Once you have completed your Dry Needling Course and embark on treating your clients, you will be asked certain questions. For example, one of the first and most common questions will be – “What is the difference between Dry Needling and Acupuncture?”. This question can be answered by using educating the patient on what is each of the styles being questioned.
Dry Needling is based around the Western anatomical model. It relies on identifying the myofascial trigger point via palpation. Once the trigger point is identified, a fine filiform needle is inserted into the skin in a piston like fashion. The aim of this thrusting is to deactivate or release the trigger point or tight band that has been identified by the practitioner. The deactivation is commonly identified via palpation, or lack of trigger point int the area. To use Dry Needling, a practitioner must be confident not only in their palpatory skill, but also in their knowledge of anatomy and physiology. In the Precise Points Dry Needling Courses, anatomical knowledge is considered the cornerstone to a confident and safe needling experience.
Acupuncture on the other hand uses an ancient system of diagnosis to identify changes in energy channels. These energy channels are believed to be the key to physical function. When one of these channels is not functioning properly, it is believed this can alter the equilibrium of energy in the body. It is believed that this change in equilibrium, if not addressed, can lead to dysfunction and therefore pain. Pain may be at the site of injury or in proximal or distal parts of the body.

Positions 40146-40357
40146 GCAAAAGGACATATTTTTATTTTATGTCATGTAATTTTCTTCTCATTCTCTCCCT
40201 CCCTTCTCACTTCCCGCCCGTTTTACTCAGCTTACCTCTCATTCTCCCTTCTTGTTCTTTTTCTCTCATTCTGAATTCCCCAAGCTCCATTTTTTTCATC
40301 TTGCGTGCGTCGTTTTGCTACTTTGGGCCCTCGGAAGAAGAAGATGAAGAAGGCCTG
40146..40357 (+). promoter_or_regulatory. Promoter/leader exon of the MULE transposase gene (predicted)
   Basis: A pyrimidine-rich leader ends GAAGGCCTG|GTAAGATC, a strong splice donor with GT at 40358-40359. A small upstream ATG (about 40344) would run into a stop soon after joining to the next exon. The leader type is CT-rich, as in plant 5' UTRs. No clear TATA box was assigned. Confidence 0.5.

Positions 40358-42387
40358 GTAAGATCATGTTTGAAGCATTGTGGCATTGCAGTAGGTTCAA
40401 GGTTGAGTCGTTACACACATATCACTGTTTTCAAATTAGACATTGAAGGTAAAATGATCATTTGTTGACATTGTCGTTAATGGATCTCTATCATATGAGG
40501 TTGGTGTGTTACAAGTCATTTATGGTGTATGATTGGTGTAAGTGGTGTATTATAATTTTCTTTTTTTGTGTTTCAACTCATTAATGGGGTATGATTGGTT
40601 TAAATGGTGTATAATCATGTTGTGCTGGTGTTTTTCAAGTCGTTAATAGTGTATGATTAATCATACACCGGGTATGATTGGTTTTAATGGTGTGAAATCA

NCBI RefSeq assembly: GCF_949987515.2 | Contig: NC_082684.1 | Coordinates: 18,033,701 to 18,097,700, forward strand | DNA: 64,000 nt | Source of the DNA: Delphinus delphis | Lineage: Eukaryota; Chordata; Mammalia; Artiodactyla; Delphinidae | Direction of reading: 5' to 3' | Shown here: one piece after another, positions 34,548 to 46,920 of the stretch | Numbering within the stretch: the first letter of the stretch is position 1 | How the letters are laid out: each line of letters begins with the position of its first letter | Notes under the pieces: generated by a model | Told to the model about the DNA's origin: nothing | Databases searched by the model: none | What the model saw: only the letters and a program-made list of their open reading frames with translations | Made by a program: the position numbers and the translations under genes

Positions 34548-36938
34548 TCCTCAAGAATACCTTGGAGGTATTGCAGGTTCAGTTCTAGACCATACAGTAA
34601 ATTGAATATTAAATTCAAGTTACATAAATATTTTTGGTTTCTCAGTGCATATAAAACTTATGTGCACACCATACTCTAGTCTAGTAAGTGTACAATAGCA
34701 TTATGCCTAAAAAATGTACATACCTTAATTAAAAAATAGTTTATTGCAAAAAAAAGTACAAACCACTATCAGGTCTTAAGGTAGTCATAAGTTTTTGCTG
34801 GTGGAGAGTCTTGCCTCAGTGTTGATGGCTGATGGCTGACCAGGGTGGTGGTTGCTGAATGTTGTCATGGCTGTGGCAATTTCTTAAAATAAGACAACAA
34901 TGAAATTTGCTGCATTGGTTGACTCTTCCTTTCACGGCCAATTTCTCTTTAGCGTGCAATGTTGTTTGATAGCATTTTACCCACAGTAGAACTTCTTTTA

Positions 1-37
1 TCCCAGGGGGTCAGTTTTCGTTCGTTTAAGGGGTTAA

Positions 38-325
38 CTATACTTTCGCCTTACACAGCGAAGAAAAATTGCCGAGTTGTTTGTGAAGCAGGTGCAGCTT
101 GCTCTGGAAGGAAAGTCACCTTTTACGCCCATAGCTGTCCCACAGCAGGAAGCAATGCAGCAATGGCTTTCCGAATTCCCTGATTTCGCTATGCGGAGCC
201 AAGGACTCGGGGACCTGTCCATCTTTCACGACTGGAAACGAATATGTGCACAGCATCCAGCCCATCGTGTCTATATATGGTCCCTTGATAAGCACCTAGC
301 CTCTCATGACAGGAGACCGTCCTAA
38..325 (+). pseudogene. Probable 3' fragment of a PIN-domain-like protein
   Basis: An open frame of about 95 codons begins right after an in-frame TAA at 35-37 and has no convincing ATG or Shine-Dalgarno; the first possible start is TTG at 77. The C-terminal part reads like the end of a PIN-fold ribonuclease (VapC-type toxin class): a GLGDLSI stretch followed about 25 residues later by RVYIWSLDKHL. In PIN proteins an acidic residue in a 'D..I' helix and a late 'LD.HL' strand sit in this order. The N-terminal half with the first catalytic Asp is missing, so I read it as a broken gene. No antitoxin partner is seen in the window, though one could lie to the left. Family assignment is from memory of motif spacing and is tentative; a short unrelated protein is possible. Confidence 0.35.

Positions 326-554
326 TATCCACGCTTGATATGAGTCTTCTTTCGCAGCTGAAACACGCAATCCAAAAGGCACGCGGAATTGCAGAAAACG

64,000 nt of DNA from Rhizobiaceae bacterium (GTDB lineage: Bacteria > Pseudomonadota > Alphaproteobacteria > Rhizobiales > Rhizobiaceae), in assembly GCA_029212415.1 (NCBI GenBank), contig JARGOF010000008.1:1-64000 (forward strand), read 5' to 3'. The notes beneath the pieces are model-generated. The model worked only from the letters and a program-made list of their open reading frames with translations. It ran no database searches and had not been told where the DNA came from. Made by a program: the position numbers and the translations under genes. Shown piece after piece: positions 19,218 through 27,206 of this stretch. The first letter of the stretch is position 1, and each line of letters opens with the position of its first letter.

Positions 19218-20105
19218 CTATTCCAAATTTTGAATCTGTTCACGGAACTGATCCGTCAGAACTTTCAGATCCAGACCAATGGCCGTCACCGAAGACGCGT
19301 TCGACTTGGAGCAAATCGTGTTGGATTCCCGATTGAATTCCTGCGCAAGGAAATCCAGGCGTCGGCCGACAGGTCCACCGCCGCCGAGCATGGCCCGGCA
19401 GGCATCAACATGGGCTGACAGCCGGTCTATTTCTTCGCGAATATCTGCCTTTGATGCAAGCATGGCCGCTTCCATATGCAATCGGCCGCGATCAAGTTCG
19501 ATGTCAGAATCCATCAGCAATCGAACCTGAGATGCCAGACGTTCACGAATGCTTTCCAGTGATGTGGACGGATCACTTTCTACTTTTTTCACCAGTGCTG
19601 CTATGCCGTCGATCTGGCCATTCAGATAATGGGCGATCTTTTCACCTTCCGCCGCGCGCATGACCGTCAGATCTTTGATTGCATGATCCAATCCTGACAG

So in summary, the difference between the two disciplines is in how they approach dysfunction. Dry Needling uses a Western Medical foundation. It identifies tight bands of muscle that refer into a specified pattern, then in the tight band a spot that is primarily causing the pain will be needled. In Acupuncture, a whole body assessment is carried out. Depending on the presentation, various points throughout the body will be chosen that the practitioner. These points will reflect the esoteric understanding of the body dysfunction.
Regardless of which technique is used the Western Medical action will be the same, as the body does not discriminate between minute tissue damage and potential energy dysfunction.
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Happy to answer any questions you might have about our dry needling courses.